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The Debates Ahead: Time for the National Security Questions

The opinions expressed by columnists are their own and do not necessarily represent the views of

There are at least five debates scheduled for the entire GOP field in the balance of November, and one “Lincoln-Douglas” style debate between Newt Gingrich and Herman Cain as well, set for tomorrow in Texas.


While the Newt-Hermanator appearance will be interesting, the key conversations will occur when former Massachusetts Governor Mitt Romney and Texas Governor Ricky Perry are on the same stage and when questions and answers turn to foreign policy and national security.

This is a two-man race, and Herman Cain’s rough week just confirmed that basic fact. Cain is a man of estimable qualities, but it is a huge task in itself to run for president, one requiring the sort of campaign experience that Romney and Perry have and that the rest of the field doesn’t.

Here are the ten questions which ought to be put on the table in the foreign policy/national security debates, with plenty of time given to each candidate to answer.

Was President Obama’s decision to pull all forces from Iraq a good one? If not, will you attempt to reopen talks on stationing a significant number of troops there if you are president?

Do you approve of President Obama’s troop draw-down schedule in Afghanistan?

Do you approve of the use off drones to kill, among others, Anwar al Awalki, an American citizen, in Yemen?

If Israel strikes at Iran’s nuclear program while you are president, what will your reaction be?


Turkey appears to be sliding into an increasingly hard-line Islamist state. Should NATO be concerned and if so, how should it react?

China’s currency is held to an artificially low value vis-à-vis the dollar. Given the enormous amount of U.S. debt that China holds, how will you persuade the Chinese to adjust their policies?

Please describe your understanding of Russia and its role in the world today.

What should the size of the United States Navy be?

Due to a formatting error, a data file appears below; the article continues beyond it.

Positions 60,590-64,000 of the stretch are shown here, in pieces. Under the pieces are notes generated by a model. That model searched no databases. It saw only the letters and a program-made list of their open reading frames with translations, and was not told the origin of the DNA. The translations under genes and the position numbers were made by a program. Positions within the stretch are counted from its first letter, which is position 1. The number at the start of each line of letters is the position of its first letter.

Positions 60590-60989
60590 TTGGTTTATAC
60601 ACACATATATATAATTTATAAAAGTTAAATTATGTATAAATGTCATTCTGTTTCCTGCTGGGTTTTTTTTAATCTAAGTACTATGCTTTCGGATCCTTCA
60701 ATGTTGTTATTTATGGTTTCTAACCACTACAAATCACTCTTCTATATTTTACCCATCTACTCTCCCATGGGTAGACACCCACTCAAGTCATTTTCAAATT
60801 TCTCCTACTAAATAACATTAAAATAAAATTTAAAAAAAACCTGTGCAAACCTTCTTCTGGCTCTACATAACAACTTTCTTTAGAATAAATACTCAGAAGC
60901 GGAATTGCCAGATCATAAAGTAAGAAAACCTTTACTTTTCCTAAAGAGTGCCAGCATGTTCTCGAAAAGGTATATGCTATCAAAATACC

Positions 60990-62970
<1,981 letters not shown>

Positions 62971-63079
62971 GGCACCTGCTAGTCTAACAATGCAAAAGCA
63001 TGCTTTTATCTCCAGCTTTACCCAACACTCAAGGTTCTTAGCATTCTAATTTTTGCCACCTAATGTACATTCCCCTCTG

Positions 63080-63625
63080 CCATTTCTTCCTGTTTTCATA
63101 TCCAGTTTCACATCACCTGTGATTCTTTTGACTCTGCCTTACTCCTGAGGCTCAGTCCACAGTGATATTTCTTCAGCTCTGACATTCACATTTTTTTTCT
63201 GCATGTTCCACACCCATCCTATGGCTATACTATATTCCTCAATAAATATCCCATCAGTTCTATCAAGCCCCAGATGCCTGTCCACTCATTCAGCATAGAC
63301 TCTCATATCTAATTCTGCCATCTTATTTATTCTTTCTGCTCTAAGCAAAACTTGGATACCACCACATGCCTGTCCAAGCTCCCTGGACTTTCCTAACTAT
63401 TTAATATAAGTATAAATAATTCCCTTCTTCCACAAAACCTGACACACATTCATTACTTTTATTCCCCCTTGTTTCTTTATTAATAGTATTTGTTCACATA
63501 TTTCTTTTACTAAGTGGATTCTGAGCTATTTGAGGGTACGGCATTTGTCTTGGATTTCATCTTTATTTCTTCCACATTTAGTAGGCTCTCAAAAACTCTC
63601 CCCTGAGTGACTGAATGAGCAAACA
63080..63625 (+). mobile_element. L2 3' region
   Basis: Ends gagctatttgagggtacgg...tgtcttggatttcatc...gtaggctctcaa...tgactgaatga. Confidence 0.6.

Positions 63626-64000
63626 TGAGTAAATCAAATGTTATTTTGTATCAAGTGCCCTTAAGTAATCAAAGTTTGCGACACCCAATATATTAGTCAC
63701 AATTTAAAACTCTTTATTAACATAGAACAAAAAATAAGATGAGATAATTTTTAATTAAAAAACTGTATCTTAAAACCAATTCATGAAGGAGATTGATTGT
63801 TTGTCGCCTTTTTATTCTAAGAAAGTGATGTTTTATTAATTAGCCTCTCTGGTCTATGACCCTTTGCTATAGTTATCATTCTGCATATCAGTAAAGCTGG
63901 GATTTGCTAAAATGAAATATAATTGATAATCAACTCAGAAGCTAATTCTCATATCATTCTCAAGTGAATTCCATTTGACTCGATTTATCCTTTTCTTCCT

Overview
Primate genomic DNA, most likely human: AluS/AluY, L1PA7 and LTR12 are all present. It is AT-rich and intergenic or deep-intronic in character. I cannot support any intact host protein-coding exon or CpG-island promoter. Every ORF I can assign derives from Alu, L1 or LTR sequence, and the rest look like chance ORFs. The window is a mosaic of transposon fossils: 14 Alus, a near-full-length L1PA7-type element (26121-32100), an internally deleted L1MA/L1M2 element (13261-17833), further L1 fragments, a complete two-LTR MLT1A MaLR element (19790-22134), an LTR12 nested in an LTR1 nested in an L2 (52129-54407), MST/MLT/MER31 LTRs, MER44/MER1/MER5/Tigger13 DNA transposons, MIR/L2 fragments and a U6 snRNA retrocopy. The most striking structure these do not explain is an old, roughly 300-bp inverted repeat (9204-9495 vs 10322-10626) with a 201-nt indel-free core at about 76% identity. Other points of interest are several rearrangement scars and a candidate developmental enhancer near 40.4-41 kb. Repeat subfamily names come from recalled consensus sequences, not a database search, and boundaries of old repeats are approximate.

What should the size of the United States Marine Corps be?

Is the era of American exceptionalism and global leadership over, and if not, how is the perception of decline to be reversed?

These are not trick questions, and they are not easy questions. What they are are the most important questions, and they deserve to be asked in a level tone of voice with ample opportunity provided each candidate to answer them.

The dynamic of television and the past experience of television producers pushes them and the hosts they control towards a needlessly frenetic pace and contrived collisions, often over the silliest of issues.

These are the big issues, the “3 o’clock in the morning” issues, and they cannot be rushed through like a Double Jeopardy round. It is likely that they would not lead to much direct sparring between the candidates, but these questions would produce a clear view of the readiness of each individual to serve as Commander-in-Chief while also providing a reliable guide to those candidates’ core convictions on the minimum military strength necessary to maintain American security in the increasingly dangerous world.


These are not the sort of questions that will earn moderators cheers from the Occupy Wall Street protesters or even from their Manhattan-Beltway media elite tribe.

But they are the key questions facing a new president, the sort of questions that President Obama avoided answering with candor and precision, much to the regret of the friends of Israel, national security and America’s position in the world.

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